37. 37.
    Zhao S, Guan KL. IDH1 mutant structures reveal a mechanism of dominant inhibition. Cell Res. 2010;20(12):1279–81.PubMedCrossRefGoogle Scholar
  38. 38.
    Zhao S, Lin Y, Xu W, et al. Glioma-derived mutations in IDH1 dominantly inhibit IDH1 catalytic activity and induce HIF-1alpha. Science. 2009;324(5924):261–5.PubMedCrossRefGoogle Scholar
  39. 39.
    •• Dang L, White DW, Gross S, et al. Cancer-associated IDH1 mutations produce 2-hydroxyglutarate. Nature. 2009;462(7274):739–44. This article changed the paradigm for understanding IDH mutations by demonstrating that in addition to losing the normal function of IDH, the mutants gained the ability to convert α-kG to 2-HG.PubMedCrossRefGoogle Scholar
  40. 40.
    Jin G, Reitman ZJ, Spasojevic I, et al. 2-Hydroxyglutarate production, but not dominant negative function, is conferred by glioma-derived NADP-dependent isocitrate dehydrogenase mutations. PLoS One. 2011;6(2):e16812.PubMedCrossRefGoogle Scholar
  41. 41.
    Garber K. Oncometabolite? IDH1 discoveries raise possibility of new metabolism targets in brain cancers and leukemia. J Natl Cancer Inst. 2010;102(13):926–8.PubMedCrossRefGoogle Scholar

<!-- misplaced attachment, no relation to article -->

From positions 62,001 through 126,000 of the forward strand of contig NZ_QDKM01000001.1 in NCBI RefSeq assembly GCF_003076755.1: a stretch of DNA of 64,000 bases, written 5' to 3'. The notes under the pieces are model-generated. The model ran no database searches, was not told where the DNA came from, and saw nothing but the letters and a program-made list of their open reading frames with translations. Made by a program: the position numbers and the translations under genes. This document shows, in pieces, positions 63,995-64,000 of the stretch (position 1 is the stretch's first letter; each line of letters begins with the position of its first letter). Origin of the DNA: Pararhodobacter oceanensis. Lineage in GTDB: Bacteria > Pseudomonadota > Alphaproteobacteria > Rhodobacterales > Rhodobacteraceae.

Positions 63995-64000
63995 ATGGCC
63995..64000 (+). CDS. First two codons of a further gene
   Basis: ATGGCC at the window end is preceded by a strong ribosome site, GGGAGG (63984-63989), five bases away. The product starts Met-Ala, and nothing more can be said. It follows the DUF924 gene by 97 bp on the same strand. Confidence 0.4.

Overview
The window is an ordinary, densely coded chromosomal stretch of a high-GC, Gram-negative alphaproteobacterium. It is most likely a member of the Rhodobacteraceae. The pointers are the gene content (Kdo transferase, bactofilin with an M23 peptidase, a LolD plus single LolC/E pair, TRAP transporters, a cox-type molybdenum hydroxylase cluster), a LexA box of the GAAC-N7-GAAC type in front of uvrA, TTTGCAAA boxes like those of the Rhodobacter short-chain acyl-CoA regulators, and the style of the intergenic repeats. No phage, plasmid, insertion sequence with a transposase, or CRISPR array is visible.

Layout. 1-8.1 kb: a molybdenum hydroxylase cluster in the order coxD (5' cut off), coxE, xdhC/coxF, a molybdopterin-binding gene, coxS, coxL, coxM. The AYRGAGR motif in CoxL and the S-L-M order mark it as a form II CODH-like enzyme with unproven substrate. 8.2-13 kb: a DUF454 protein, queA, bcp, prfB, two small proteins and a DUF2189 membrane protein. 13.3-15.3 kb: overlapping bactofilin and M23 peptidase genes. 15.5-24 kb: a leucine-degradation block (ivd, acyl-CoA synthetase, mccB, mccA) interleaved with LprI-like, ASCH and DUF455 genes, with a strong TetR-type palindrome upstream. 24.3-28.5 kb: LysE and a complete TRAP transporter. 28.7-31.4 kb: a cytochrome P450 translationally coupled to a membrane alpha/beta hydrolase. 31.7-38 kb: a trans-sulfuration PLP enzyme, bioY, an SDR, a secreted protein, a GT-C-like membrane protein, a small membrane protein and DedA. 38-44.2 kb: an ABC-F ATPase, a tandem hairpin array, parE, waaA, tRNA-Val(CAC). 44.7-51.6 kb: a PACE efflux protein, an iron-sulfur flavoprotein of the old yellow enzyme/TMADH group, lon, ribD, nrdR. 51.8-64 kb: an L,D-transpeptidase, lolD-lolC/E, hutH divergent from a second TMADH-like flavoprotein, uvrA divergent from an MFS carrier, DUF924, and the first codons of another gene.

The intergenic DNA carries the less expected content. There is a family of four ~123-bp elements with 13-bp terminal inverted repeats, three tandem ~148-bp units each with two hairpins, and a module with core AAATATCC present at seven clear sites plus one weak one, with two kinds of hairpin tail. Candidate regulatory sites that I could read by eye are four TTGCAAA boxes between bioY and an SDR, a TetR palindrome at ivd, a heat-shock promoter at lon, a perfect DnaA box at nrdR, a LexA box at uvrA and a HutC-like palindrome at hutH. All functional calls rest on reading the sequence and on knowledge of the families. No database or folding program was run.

42. 42.
    Kranendijk M, Struys EA, Salomons GS, Van der Knaap MS, Jakobs C. Progress in understanding 2-hydroxyglutaric acidurias. J Inherit Metab Dis. 2012;35(4):571–87.PubMedCrossRefGoogle Scholar
  43. 43.
    Patay Z, Mills JC, Lobel U, et al. Cerebral neoplasms in L-2 hydroxyglutaric aciduria: 3 new cases and meta-analysis of literature data. AJNR Am J Neuroradiol. 2012;33(5):940–3.PubMedCrossRefGoogle Scholar
  44. 44.
    Pietrak B, Zhao H, Qi H, et al. A tale of two subunits: how the neomorphic R132H IDH1 mutation enhances production of alphaHG. Biochemistry. 2011;50(21):4804–12.PubMedCrossRefGoogle Scholar
  45. 45.
    Xu W, Yang H, Liu Y, et al. Oncometabolite 2-hydroxyglutarate is a competitive inhibitor of alpha-ketoglutarate-dependent dioxygenases. Cancer Cell. 2011;19(1):17–30.PubMedCrossRefGoogle Scholar